Beetle-killed timber removal on the Medicine Bow National Forest is ongoing, and much of the material removed from the Sierra Madres under a 15-year forest management plan covering southeastern Wyoming has been used as forest products.

In a recent virtual workshop on its Landscape Vegetation Analysis (LaVA) project, Matt Schweich with the National Forest explained that early implementation zones are located near Encampment and include the Buck, West Hog, Panda, Acorn and Spool areas in the Sierra Madres.

“Basically, where we are at is the ‘forest products’ phase,” Schweich said.

The LaVA is a landscape-scale project approved in 2020, designed to create a healthier forest after the devastating effects of a mountain pine beetle and spruce beetle infestation on Wyoming’s national forests.

The Wyoming Statewide Forestry Division reports that beetles have damaged more forested areas than any other pests in Wyoming, killing more than 4 million acres over the past 20 years.

The LaVA project decision authorizes “flexible management of forest vegetation,” according to the Forest Service, allowing for removal and utilization of beetle-killed timber while it is still marketable. The ultimate goal is to mitigate fire risk, especially near communities.

Many people think of lumber and firewood when it comes to forest products, but the category also includes sawlogs, pulpwood, biomass, other round wood products and firewood, as well as “special forest products” like as medicinal herbs, fungi and edible fruits and nuts, according to the Forest Service.

In the implementation zones near Encampment, Schweich said other treatment options were identified under the LaVA, including fuels reduction and recreation and wildlife habitat restoration. Those may be implemented in the coming years.

Steve Kozlowski, a wildlife biologist with the Forest Service and the LaVA implementation coordinator, explained that the LaVA is a large-scale project decision that was finalized in August 2020 by the Forest Service after three years of planning and public input. It’s designed to address forest health issues on the Medicine Bow National Forest and provides an environmental foundation for forest treatments on a maximum of 288,000 acres spread over a 15-year time frame.

Treatments began in fall 2020.

“The project is still going on, and it is going strong. In fact, you might even say it is gearing up and getting more refined as we go,” Kozlowski said. “I personally think it is a very good project … in terms of working together and how we manage natural resources on the ground and how we conserve those resources.”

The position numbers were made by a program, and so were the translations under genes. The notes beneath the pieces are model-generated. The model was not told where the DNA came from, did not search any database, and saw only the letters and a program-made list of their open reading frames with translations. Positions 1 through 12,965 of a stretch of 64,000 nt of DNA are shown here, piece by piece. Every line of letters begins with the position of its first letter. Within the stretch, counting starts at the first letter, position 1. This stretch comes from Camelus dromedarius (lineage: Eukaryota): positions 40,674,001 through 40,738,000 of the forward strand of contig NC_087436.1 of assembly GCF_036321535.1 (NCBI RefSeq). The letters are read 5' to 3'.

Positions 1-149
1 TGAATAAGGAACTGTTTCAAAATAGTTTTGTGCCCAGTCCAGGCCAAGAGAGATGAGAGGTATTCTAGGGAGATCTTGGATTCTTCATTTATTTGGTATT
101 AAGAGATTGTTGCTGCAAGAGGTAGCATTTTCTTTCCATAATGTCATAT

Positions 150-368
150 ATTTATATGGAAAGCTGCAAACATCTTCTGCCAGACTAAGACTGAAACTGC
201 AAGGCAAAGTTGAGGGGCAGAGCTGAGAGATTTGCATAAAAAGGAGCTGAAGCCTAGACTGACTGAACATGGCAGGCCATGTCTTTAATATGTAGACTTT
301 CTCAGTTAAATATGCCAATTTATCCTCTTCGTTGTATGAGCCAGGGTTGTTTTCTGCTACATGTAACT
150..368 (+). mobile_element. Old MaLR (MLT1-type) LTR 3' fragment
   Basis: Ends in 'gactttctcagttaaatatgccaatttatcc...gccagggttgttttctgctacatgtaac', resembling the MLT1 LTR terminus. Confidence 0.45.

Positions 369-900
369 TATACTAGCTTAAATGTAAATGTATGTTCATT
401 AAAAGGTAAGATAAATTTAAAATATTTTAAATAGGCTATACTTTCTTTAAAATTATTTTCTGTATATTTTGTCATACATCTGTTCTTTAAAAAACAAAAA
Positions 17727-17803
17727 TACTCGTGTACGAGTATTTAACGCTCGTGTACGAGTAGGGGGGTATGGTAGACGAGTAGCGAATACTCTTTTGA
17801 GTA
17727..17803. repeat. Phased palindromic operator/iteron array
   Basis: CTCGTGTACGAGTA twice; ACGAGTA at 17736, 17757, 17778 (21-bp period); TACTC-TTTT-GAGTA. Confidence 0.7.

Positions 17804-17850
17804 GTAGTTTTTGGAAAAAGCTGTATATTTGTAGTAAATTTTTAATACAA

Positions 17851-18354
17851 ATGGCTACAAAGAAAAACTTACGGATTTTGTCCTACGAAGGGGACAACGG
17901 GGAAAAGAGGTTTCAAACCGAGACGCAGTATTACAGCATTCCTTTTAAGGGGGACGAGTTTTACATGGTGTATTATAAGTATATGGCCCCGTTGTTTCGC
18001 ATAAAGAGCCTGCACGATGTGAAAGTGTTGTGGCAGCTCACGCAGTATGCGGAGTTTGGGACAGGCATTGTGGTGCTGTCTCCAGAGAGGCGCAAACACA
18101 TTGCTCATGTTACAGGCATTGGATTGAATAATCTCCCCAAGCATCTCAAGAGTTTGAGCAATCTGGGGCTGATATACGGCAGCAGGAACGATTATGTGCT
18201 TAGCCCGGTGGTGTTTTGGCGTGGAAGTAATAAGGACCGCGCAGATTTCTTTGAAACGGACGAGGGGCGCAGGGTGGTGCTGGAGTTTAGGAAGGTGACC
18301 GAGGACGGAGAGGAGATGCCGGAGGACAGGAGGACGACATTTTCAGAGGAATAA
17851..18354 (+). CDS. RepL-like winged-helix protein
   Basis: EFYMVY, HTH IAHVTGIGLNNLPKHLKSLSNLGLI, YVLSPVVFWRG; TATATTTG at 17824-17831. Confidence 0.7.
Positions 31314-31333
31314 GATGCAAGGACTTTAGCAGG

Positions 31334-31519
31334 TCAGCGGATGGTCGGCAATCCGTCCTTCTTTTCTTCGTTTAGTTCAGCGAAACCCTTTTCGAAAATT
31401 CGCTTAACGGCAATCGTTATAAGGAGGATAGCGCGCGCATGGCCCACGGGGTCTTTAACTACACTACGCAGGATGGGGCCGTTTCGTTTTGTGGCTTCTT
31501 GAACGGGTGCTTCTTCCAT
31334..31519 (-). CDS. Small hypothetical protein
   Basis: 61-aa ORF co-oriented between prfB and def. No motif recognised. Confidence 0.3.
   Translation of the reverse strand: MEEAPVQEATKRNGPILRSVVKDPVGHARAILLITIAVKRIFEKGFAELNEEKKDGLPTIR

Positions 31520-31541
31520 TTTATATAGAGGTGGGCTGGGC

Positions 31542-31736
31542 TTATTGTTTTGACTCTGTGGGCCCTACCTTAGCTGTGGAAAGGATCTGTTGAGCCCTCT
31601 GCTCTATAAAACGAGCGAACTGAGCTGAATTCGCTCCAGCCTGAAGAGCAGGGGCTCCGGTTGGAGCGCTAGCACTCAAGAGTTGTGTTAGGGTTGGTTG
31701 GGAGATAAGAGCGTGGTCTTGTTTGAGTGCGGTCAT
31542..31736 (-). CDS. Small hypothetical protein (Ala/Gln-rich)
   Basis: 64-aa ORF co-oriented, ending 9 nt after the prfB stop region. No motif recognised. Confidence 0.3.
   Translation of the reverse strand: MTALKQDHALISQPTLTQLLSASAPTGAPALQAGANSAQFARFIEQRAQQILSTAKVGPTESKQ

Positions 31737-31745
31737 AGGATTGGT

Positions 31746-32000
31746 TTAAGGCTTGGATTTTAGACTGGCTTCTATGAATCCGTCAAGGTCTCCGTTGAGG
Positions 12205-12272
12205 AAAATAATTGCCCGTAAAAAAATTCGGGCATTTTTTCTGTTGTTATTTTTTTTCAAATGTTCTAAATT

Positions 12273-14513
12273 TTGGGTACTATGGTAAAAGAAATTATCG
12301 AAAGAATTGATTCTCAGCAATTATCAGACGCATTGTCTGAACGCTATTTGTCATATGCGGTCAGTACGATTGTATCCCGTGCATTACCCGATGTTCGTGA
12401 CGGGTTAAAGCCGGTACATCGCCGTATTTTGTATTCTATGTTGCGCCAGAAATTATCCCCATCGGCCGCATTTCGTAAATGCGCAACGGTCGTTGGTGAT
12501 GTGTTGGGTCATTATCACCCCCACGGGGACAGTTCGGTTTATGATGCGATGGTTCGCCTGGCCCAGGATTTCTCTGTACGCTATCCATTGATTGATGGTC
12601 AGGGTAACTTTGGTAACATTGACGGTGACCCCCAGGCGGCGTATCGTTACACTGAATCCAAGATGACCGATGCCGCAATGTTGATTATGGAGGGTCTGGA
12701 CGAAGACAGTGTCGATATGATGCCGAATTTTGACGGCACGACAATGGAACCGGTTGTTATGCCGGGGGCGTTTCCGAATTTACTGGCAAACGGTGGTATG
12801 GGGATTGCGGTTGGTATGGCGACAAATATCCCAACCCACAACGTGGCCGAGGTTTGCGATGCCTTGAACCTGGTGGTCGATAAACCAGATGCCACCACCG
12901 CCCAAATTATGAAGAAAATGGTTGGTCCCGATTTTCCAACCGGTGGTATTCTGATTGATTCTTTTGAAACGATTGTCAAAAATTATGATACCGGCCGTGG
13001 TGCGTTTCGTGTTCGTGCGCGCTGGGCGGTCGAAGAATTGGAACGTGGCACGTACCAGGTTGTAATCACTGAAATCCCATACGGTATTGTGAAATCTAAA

After the Mullen Fire burned 176,000 acres from September to November 2020, the Forest Service paused implementation in areas affected by the fire to assess the impacts on LaVA objectives.

In August 2021, the process found that the project’s treatments would “remain within the scope and range of the effects considered in the environmental impact statement, despite changes caused by the fire.”

Britt Heath of the Wyoming Game and Fish Department said that her agency has been primarily concerned with animal habitat during the LaVA process, citing that habitat enhancements from forest management could affect southeastern Wyoming’s Platte Valley, Baggs and Sheep Mountain mule deer herds.

“Wyoming Game and Fish has a couple mule deer initiative herds that fall within the LaVA area, and so those have been a strong priority for us,” Heath said. “A lot of our projects are really focused on trying to look at habitat enhancements for wildlife, particularly in these mule deer herds. We have been very excited to participate in this.”

Treatments in the preliminary design phase, specifically in the Troublesome area, will focus primarily on wildlife habitat as opposed to timber products.

Leanne Correll with the Saratoga Encampment Rawlins Conservation District, said that at times she’s wondered how the process would work on the ground while in the planning stages.

Though additional strategies for managing the beetle kill devastation may be necessary, Correll said that two years in, she believes the strategy is working.

“This is a process to go through, but (it) is working,” Correll said. “The Mullen Fire really has tested this to the max as far as seeing how we can adapt.”

One of the main reasons for the meeting was to gather public input on the project, Kozlowski said.

For more information or to comment on the project, visit the Additional resources are available on social media @FS_MBRTB on Twitter or @FSMBRTB on Facebook.

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